Vancouver’s food scene is diverse and delicious. From food trucks to fine dining, the city offers a culinary journey. 

Visitors can indulge in fresh seafood in False Creek Fisherman’s Wharf and sustainable ingredients through restaurants like Forage or experience global cuisines in neighborhoods like Chinatown and Little Italy on Commercial Drive.

If you’re arriving through the YVR Airport, you can also check out Salmon n’ Bannock on the Fly for an authentic food experience drawn from First Nations traditions.

You can also visit Purdys chocolate (Purdys Vancouver) to indulge your sweet tooth and a long list of bakeries (best bakeries in Vancouver) offering really good croissants, loaves, and other baked goods.


Image by ronniechua on Adobe Stock

Vancouver’s geography is a masterpiece, and several viewpoints showcase it in all its glory. 

From the iconic Vancouver Lookout, perched atop the Harbour Centre, to the jaw-dropping views at Queen Elizabeth Park, these viewpoints provide a unique perspective of the city, surrounded by mountains, ocean, and lush greenery.

You can stand atop Cypress Mountain or stroll through the Capilano Suspension Bridge Park, and you’ll witness the city’s skyline against the Pacific Ocean and coastal mountains. 

A visit to these elevated vantage points is not just an option but an integral part of experiencing the city’s breathtaking landscapes.

What is Vancouver, B.C. in Canada best known for?

2010 Winter Olympics

2010 Winter Olympics
Image by Simply Photos on Shutterstock

Vancouver gained international fame as the host city for the 2010 Winter Olympics, and for good reason. The city not only succeeded in organizing a major sporting event but also showed off its knack for welcoming visitors from every corner of the globe.

One of the most memorable events was the Men’s gold medal hockey game between Canada and the U.S.. Canada’s Sidney Crosby clinched the gold after a really intense head-to-head match.

Yet, Vancouver’s pride goes beyond that thrilling game. The Winter Olympics left a lasting mark, leaving behind upgraded infrastructure and a noticeable boost in tourism.

The Olympic Village and landmarks like the Hillcrest Community Centre (once the Vancouver Olympic/Paralympic Centre) can give you glimpses of the event.

As tourists keep pouring in for winter sports, we can also see how the city’s Winter Olympics stint played a big part in keeping the excitement towards sports in the city alive.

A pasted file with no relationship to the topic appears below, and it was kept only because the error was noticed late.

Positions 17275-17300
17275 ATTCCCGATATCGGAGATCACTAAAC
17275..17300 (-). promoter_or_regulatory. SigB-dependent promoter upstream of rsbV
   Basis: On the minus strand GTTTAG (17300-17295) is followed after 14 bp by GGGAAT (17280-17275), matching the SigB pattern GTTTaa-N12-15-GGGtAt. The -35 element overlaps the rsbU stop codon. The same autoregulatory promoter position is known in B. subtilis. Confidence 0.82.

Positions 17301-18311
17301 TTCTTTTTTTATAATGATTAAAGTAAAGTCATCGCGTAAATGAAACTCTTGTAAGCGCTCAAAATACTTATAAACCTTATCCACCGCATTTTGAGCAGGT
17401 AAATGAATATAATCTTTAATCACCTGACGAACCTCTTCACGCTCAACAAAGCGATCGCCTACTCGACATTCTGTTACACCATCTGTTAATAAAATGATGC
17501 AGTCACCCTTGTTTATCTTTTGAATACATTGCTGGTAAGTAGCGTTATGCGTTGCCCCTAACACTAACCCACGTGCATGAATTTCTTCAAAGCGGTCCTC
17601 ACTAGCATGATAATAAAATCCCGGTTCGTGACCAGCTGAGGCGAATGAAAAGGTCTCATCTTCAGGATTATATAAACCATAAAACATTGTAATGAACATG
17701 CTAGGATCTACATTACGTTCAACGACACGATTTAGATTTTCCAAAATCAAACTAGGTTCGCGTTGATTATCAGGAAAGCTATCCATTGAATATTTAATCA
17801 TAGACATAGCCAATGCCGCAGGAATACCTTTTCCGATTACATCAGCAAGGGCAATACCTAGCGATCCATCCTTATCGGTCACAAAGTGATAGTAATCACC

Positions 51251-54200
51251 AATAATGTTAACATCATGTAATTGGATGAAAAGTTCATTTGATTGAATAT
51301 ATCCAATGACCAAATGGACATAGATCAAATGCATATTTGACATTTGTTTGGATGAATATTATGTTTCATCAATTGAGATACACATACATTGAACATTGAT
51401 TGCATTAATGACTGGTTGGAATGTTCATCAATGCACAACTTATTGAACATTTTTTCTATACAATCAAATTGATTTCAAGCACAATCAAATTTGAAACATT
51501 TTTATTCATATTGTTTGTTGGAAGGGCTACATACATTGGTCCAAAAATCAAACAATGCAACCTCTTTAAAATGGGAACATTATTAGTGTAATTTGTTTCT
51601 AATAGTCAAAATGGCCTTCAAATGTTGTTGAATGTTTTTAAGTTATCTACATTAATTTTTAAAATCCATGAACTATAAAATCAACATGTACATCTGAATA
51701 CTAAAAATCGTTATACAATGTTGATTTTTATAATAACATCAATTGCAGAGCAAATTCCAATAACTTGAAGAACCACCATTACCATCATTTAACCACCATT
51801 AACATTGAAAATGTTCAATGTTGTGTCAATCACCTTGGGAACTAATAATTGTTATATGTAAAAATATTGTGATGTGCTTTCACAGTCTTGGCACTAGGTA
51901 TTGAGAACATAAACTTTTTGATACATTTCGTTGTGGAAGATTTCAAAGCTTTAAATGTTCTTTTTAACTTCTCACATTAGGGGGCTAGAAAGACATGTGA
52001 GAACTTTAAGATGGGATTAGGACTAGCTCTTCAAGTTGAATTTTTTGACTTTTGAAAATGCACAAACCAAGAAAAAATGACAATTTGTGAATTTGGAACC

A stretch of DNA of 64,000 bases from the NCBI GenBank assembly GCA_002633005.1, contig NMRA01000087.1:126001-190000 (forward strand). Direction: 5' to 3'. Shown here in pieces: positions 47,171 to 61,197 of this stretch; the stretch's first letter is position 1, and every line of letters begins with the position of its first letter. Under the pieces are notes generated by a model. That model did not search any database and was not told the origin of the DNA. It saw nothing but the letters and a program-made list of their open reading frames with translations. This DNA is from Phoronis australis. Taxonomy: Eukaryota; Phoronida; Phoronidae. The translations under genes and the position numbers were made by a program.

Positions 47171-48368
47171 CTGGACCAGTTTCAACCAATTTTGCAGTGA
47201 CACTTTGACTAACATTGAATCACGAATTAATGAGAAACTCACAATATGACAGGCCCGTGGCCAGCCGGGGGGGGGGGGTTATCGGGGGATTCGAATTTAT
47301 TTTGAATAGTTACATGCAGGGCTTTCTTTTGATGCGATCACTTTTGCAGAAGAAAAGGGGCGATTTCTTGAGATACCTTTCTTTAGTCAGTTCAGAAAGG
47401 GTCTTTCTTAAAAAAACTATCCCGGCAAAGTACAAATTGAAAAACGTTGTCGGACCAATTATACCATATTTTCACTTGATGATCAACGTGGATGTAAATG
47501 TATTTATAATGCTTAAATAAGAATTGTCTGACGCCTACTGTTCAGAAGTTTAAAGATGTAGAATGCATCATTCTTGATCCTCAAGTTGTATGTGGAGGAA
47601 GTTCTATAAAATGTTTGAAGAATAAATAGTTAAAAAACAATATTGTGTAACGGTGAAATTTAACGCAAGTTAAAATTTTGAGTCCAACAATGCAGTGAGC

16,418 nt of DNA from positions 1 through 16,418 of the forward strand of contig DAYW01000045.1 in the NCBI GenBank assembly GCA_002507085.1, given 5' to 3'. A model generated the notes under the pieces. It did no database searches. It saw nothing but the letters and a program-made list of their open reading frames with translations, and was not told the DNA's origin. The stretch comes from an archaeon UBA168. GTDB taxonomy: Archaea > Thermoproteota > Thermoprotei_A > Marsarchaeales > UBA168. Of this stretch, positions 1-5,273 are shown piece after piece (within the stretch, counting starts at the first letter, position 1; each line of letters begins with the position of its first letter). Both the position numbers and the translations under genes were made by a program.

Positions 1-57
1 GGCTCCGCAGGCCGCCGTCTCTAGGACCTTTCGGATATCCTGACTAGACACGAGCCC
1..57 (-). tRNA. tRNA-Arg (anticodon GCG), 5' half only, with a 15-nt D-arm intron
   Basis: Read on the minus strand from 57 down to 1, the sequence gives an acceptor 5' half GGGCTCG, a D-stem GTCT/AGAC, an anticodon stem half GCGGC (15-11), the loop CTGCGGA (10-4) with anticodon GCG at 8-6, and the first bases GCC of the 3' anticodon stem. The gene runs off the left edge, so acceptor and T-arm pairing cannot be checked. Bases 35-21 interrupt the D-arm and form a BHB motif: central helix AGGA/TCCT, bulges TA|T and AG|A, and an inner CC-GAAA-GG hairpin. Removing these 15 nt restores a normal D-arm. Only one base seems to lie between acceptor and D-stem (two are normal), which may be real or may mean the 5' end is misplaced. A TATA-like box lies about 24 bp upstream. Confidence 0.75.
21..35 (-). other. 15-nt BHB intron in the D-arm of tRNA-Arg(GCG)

Love for the Great Outdoors

Love for the Great Outdoors
Image by Shawn.ccf on Adobe Stock

From skiing and snowboarding in the nearby mountains to kayaking in the surrounding waters, the city offers a year-round playground for outdoor enthusiasts. 

Within the core of the city, you can hike through old-growth forests in Baden Powell trail, or immerse yourself in the therapeutic practice of forest bathing (forest bathing vancouver) in one of Vancouver’s green spaces.

You can also take advantage of the bike-friendly infrastructure so you can effortlessly cruise through the city on two wheels. If you have a trusted furry companion, there are  parks and trails where your dogs can roam off-leash (off leash trails vancouver).

Apart from all the green spaces and facilities meant to encourage people to go outdoors, it’s probably the breathtaking scenic views that make all these activities extra gratifying.

Green City Goals

Green City Goals
Image by yamayu on Adobe Stock

Vancouver consistently makes it to the list of the most livable cities globally. In 2023, it it secured a solid spot in the top 5, trailing behind Sydney, Melbourne, Copenhagen, and the chart-topper Vienna, Austria.

This is all thanks to the city’s commitment to sustainability and environmental consciousness. 

Guided by the Greenest City 2020 Action Plan, Vancouver has set aside a significant chunk of its land for parks, promoted eco-friendly transportation and living, and is even aiming to achieve zero waste in the future.

Its dedication to maintaining a high quality of life for its residents through green initiatives cements Vancouver’s reputation as not just a highly livable city but also a shining example of green urban planning.

Film Locations

Film Locations
Image by Delphotostock on Adobe Stock

Vancouver has earned the moniker “Hollywood North” due to its popularity as a filming location for numerous movies and TV shows. 

The city’s diverse landscapes, from urban settings to mountains and forests, make it a versatile backdrop for various productions. 

If you’ve seen The Changeling, that’s the Flat Iron building in Gastown! You may not know it but you’ve also seen Vancouver in The Butterly Effect, Fifty Shades of Gray, and Deadpool.

The thriving film industry has not only contributed to the local economy but has also enhanced Vancouver’s popularity as a sought-after destination for filmmakers.

Largest Chinatown in Canada

Largest Chinatown in Canada
Image by Andrew Kornylak on Adobe Stock

Vancouver has a diverse population, and the largest proof of that is probably the Chinatown right in the heart of the city. 

This Chinatown reflects not only the city’s multicultural identity but the long and rich history of the Chinese community in Vancouver. 

Take a casual stroll along East Pender or the block between Main and Gore Streets, and you’re stepping right into their authentic culture, seamlessly woven into Vancouver’s vibe.

Whether you’re up for some dim sum or have a particular spot in mind, like Bao Bei, anytime is perfect to soak it all in. You can also go on a self-guided architectural walk or follow a guide on a local food tour.

But the highlight that you shouldn’t miss? For us, it’s definitely the Chinese New Year Festival in January or February.

Rainfall and Mild Climate

Rainfall and Mild Climate
Image by jeancliclac on Adobe Stock

Vancouver, often lovingly dubbed “Raincouver,” is best known for its mild climate and frequent rainfall.

Right on the southwest coast of Canada, the city experiences moderate temperatures year-round, avoiding temperature extremes.

The Pacific Ocean’s influence ensures winters are mild, and summers are cool, making Vancouver an appealing destination for those who appreciate a temperate climate with a touch of humor regarding its occasional “liquid sunshine.”

This frequent rainfall contributes to the city’s lush greenery and thriving ecosystems, showcasing the natural beauty that defines Vancouver and its surroundings.